As in the previously described flow diagrams the first two steps S50 and S51 represent receipt of an incoming call by the software suite and determining if CLI is available or not.
However if CLI is not available the data flow does not end. Instead the system offers alternative options which are shown in the Figure as parallel branches at "A". In the first option the call is answered at step S52 within the number of rings that the caller would normally be waiting for such as 3 rings. The carer is asked, preferably by a recorded message at step 53 to redial prefixing the number in the UI~ system with the number 1470.
This temporarily switches off the CLI barring for this call only. The caller then responds after hanging up at step 54 by redialling at step S50 with the 1470 message.
In the other option the call is again answered by the system, this time at step 555.
Once again the call is answered before the caller receives the expected number of rings. At step S56 the initial caller is asked to press the stax key in order to allow the system to determine whether or not the phone is a push button one. Step S57 decides whether or not the star key has been pressed. If the answer is YES the client's PIN is requested at step S58 and at step S59 it is checked whether or not the requested PIN is on the database. If the answer to this step is NO the client's name is xequested at step S60 and the answer from either step S59 or step S60 entered in the database at step S61 in order to attempt to match the client's details with the schedules and locations stored on the database.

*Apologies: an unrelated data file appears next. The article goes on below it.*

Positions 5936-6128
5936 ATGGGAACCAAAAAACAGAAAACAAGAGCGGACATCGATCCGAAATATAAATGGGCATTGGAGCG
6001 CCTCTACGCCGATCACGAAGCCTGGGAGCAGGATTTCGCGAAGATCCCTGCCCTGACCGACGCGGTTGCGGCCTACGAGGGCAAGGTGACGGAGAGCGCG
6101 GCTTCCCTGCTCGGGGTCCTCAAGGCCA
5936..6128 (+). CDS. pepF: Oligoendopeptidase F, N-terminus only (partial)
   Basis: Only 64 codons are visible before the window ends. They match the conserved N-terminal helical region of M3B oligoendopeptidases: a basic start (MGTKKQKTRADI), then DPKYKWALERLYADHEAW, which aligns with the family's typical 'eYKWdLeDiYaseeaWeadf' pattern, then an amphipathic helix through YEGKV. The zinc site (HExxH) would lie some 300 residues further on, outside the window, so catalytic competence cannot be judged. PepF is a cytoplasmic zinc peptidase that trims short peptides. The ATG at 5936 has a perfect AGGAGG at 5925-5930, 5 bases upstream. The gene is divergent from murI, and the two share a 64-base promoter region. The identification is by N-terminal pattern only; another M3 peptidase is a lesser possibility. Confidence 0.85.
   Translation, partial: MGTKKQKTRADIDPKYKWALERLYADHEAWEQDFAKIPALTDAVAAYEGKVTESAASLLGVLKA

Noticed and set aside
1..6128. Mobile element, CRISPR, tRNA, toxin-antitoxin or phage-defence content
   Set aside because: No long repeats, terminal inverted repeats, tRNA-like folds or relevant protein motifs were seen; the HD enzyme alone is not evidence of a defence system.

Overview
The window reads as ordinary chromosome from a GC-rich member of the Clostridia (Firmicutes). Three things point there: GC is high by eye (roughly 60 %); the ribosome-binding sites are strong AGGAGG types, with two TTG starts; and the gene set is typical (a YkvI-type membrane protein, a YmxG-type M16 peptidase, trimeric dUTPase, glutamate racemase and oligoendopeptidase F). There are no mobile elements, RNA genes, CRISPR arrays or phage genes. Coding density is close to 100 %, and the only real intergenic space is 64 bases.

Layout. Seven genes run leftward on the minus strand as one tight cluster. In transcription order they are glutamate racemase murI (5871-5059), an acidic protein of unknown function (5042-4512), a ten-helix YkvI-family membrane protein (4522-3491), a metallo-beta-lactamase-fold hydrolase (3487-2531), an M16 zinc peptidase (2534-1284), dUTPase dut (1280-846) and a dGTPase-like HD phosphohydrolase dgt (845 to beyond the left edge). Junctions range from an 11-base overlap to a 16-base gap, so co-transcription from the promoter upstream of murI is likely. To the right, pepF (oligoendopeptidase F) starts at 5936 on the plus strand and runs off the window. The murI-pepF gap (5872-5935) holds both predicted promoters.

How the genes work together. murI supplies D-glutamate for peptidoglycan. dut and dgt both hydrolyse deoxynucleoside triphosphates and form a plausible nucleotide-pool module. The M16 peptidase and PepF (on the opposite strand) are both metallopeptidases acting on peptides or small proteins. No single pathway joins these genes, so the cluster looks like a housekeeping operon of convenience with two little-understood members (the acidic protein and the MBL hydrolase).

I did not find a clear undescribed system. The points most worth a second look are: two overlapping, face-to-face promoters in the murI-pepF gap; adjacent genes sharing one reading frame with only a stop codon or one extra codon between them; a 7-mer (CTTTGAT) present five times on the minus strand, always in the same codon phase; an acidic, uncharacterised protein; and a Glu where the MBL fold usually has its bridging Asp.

If the outcome of decision step S51 is "YES" step S62 looks up the carer details on the database and at step S63 a decision is made as to whether or not the details are found.
If the answer is "NO" an attempt is made to match the incoming number with a client at step 564. If the answer to step S64 is "NO" step S65 goes to already described step S55 so as to xepeat steps 556, S57 and 560. If the answer to step S64 is "YES" the flow proceeds to already described step S61.
If the answer at step S63 is "YES" the call is answered at step S66 and at step S67 an options menu is played to the caller. If the caller responds appropriately at step S68 and an option entered the procedure loops with step S69 until the selections of options is terminated with a "NO" response from step S68 where the system hangs up at step 570.